( Source and an interesting article in context to national identity:https://www.jylkkari.fi/2018/08/finnish-silence-is-a-myth/)
Speaking of national identity, the way national identity is constructed is also extremely intriguing and interesting. The topic of banal nationalism that was discussed brought out for me a whole new exploration on how national identity is constructed. It is so silently and subtly woven in to the daily practices, behaviours and often bound within the geography and linguistic territories of that country. If I take how I experience Finland on these lines, my experience would relate to the signs of the flag on the chocolates, how Ruis ( rye) is consumed as a cereal everywhere and one of the widest choices of breads in the supermarket is in the variety of rye bread available. The idea of how meetings, conversations and social interactions happen over coffee is also consistent and a creative aspect of the Finnish culture. In Finland, art here is spoken of as simplistic and minimal and they stand in exclusive and prominent places in the city. There is a deep sense of respect and recognition of the artists. People often know the name of the artist which I find is a part and pride of their national identity.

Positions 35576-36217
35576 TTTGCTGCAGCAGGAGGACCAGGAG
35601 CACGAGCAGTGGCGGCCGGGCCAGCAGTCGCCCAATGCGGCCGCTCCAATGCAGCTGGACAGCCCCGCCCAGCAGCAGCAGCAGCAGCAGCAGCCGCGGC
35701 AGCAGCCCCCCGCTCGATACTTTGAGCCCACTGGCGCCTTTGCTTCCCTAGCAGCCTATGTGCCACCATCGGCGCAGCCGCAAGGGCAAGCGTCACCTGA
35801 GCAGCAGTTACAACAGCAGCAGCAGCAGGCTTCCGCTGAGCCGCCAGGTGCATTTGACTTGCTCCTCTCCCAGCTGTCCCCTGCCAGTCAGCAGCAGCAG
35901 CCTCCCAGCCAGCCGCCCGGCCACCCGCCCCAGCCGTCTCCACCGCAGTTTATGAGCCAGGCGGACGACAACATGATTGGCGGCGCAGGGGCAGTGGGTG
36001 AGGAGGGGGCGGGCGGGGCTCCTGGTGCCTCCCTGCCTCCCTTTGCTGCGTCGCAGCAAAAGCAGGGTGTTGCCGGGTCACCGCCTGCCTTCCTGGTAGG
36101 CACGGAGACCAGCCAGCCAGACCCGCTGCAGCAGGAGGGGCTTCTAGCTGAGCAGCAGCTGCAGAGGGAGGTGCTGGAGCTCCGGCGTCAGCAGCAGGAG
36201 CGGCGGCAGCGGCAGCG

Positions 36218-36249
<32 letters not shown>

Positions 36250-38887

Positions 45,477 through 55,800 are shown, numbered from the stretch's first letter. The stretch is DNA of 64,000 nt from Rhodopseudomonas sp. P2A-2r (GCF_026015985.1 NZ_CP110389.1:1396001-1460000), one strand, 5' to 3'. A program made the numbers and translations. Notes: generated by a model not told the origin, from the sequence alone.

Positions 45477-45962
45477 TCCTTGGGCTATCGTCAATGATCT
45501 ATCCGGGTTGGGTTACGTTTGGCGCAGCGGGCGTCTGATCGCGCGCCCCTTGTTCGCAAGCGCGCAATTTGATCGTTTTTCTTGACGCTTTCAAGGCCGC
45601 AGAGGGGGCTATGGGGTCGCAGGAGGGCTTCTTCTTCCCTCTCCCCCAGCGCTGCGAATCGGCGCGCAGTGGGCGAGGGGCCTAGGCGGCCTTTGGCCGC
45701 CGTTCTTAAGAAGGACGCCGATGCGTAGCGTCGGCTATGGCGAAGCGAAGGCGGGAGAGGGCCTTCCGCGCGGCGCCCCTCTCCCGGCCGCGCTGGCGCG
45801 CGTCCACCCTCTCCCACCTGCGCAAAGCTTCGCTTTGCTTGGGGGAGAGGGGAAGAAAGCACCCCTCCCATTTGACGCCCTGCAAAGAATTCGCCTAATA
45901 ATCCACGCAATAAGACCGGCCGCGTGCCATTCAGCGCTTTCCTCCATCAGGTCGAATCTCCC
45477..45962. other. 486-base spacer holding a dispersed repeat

This leads me to reflect on how national identity is ubiquitously constructed in context to India.
I watched this video (https://www.youtube.com/watch?v=NbJ85UMTn_4s). This video brought out the term imagined communities and national identity to me with a theoretical perspective from Benedict Anderson.
I started to think on why do I feel patriotic when I see the national flag, why do I feel pride within me when an Indian wins a gold medal in sport? Where does this feeling arise from? I usually get teary eyed when I sing the national anthem. These are all moments when I feel such a strong part of this imagined community for only in our imaginations I am a part of this large country with over a billion people and that I feel I belong to this nation. A topic that I would like to explore and discover more about, constructing and deconstructing national identities.